It is now emerging that most G20 countries will likely consider cryptocurrencies assets. It really comes as no surprise as this is already a common theme in some countries. For instance, in Japan and Israel, all digital currency trades are subject to capital gains taxes and considered assets. In a G20 draft, Bloomberg reported that there is consensus. However,digital assets lack the three key properties that would otherwise categorize them as money.
The Central Bank heads and Finance Ministers’ meeting is ongoing in Buenos Aires, Argentina. Uniquely, this is actually the first G20 meeting where Bitcoin and crypto-assets is under discussion. Because of this, most high liquid cryptocurrencies continue to gain traction inevitably attracting calls for regulation.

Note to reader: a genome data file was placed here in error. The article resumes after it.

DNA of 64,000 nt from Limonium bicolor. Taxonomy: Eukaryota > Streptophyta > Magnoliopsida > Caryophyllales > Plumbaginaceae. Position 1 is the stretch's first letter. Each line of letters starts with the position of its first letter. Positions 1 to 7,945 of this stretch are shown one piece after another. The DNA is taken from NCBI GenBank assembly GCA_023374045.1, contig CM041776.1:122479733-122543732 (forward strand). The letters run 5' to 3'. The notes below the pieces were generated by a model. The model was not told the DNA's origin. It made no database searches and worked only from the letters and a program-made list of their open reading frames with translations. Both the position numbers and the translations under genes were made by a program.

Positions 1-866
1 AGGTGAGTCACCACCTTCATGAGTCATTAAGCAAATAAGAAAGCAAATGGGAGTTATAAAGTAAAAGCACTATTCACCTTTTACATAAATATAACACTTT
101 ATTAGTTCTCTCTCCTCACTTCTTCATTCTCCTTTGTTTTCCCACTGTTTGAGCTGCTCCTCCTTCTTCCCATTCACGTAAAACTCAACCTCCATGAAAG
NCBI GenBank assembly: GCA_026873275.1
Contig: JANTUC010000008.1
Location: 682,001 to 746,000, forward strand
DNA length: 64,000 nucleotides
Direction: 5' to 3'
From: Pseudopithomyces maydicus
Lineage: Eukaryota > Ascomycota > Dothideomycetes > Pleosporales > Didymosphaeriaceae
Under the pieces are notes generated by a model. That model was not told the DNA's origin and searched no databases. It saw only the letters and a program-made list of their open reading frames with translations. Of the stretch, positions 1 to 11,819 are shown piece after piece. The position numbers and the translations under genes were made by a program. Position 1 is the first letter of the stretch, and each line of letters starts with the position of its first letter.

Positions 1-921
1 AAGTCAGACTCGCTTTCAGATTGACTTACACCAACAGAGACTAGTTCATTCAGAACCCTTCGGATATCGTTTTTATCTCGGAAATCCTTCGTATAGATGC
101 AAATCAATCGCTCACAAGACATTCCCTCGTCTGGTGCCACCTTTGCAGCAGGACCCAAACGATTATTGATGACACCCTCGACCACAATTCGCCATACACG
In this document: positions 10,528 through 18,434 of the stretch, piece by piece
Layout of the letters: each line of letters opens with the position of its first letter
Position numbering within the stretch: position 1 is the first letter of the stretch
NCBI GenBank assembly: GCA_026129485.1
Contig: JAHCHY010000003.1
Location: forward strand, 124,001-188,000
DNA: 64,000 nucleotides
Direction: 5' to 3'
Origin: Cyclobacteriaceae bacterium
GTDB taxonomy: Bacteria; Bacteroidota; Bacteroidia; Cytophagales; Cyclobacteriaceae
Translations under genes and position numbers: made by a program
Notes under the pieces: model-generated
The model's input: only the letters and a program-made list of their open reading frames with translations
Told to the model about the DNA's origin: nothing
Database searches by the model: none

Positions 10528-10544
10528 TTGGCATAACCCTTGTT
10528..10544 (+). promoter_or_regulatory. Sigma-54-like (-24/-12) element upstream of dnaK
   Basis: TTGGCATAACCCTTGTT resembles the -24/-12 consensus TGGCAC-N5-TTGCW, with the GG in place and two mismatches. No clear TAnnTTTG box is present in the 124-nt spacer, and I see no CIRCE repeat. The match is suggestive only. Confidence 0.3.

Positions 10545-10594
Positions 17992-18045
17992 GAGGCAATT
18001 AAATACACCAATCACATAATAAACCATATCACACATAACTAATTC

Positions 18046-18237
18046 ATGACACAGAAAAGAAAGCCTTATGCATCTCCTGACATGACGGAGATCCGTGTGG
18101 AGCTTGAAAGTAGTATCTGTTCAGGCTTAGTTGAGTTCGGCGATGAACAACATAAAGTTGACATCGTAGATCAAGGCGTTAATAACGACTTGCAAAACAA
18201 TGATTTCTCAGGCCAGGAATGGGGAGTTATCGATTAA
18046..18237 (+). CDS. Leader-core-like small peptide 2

This is in the wake of tax evasion concerns, outright scams and money laundering that gives the industry a bad name and forcing government intervention. With this new common tune, categorization of cryptocurrencies as taxable assets is definitely appealing for most governments.
The contentious issue of whether cryptocurrencies meets all the hallmarks of money will be under discussion today (Tuesday). Klaas Knot who chairs the Financial Stability Board of which Mark Carney, the Bank of England Governor, heads weighed in saying:
“Whether you call it crypto assets, crypto tokens — definitely not cryptocurrencies — let that be clear a message as far as I’m concerned. I don’t think any of these cryptos satisfy the three roles money plays in an economy.”
Understandably, this definition is an important milestone for this nascent crypto industry. Notably, this categorization be an avenue for government revenue. Besides, with a strong regulatory framework there is investor interest protection which in turn draws demand.
Obviously, we can see the effect of consensus on price. After Carney’s clarification that cryptocurrencies aren’t a threat to the economy, there was an across the board spike of cryptocurrencies. Bitcoin for example, saw a $1000 spike after the announcement.